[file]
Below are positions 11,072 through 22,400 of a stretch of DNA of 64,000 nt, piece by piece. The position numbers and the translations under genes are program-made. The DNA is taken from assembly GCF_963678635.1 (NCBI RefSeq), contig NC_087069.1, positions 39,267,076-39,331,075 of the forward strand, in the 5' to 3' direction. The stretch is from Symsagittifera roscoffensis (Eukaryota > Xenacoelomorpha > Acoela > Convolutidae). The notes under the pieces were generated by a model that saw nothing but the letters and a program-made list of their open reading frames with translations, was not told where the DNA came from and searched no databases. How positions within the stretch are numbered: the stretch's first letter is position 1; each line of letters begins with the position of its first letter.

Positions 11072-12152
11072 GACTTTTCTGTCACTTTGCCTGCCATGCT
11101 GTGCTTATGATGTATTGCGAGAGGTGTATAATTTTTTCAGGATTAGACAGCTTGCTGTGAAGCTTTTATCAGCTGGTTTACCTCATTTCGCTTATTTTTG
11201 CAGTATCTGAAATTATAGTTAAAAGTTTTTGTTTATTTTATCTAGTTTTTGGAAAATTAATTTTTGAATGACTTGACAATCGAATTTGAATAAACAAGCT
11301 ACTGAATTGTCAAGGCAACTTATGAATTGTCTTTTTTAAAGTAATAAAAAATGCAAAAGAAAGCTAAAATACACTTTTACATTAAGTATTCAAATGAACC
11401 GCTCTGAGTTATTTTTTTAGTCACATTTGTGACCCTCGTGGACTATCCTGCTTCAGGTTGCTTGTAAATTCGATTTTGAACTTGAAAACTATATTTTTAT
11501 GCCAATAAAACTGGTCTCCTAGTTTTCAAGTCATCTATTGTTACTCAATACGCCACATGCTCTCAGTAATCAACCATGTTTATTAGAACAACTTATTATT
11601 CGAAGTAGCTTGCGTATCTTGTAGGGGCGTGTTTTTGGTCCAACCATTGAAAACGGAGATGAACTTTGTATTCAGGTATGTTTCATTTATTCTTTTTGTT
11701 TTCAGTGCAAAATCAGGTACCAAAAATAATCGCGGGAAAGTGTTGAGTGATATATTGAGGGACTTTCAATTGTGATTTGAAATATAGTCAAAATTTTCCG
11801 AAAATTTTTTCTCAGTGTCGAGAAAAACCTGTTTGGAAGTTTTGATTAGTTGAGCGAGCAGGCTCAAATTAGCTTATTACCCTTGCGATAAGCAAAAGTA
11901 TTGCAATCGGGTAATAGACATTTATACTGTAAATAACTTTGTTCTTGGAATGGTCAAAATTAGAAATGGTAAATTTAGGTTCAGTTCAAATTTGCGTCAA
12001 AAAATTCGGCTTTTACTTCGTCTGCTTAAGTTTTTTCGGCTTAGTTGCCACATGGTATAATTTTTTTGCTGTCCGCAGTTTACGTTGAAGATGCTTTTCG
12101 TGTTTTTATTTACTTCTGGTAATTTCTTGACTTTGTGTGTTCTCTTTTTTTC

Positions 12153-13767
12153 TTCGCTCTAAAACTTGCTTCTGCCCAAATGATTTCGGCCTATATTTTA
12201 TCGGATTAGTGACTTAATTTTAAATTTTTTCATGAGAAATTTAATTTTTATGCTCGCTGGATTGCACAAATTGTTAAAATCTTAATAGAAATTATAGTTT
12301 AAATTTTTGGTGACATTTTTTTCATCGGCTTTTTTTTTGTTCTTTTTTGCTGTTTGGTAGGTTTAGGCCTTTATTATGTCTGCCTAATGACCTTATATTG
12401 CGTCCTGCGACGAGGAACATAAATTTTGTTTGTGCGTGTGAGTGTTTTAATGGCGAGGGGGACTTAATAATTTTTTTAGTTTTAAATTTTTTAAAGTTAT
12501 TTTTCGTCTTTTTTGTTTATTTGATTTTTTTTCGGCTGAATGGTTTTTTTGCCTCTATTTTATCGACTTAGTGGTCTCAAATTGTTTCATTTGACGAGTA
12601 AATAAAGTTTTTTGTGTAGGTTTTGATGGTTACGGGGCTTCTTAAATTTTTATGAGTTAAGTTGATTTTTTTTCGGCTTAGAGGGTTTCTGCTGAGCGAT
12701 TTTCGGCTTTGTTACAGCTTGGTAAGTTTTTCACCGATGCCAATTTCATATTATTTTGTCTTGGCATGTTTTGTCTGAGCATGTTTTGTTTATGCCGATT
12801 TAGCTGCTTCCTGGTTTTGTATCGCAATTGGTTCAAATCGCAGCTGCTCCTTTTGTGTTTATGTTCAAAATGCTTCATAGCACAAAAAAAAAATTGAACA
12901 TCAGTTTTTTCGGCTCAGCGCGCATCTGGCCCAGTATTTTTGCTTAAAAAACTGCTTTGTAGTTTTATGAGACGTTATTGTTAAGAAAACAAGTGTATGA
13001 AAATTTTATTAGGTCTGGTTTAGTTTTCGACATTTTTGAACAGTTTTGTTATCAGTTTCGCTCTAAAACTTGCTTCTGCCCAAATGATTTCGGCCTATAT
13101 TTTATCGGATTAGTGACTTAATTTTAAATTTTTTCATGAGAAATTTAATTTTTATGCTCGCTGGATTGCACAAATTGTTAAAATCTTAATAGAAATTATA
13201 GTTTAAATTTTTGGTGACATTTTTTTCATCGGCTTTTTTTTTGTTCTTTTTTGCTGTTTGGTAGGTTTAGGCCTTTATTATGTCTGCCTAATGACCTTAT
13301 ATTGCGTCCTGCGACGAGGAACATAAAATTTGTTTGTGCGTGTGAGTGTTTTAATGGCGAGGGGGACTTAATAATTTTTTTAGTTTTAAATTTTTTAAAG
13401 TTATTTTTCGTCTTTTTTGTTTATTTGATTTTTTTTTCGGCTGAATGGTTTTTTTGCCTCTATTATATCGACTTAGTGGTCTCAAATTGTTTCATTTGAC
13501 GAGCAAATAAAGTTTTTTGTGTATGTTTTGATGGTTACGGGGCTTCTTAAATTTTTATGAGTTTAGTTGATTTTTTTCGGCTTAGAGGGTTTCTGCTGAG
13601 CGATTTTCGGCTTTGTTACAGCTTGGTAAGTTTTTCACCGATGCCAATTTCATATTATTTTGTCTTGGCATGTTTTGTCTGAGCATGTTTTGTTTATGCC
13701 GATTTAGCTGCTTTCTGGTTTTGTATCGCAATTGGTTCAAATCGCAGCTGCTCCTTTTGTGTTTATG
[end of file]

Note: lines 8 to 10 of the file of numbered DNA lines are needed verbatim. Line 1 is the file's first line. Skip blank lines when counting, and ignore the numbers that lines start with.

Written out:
11501 GCCAATAAAACTGGTCTCCTAGTTTTCAAGTCATCTATTGTTACTCAATACGCCACATGCTCTCAGTAATCAACCATGTTTATTAGAACAACTTATTATT
11601 CGAAGTAGCTTGCGTATCTTGTAGGGGCGTGTTTTTGGTCCAACCATTGAAAACGGAGATGAACTTTGTATTCAGGTATGTTTCATTTATTCTTTTTGTT
11701 TTCAGTGCAAAATCAGGTACCAAAAATAATCGCGGGAAAGTGTTGAGTGATATATTGAGGGACTTTCAATTGTGATTTGAAATATAGTCAAAATTTTCCG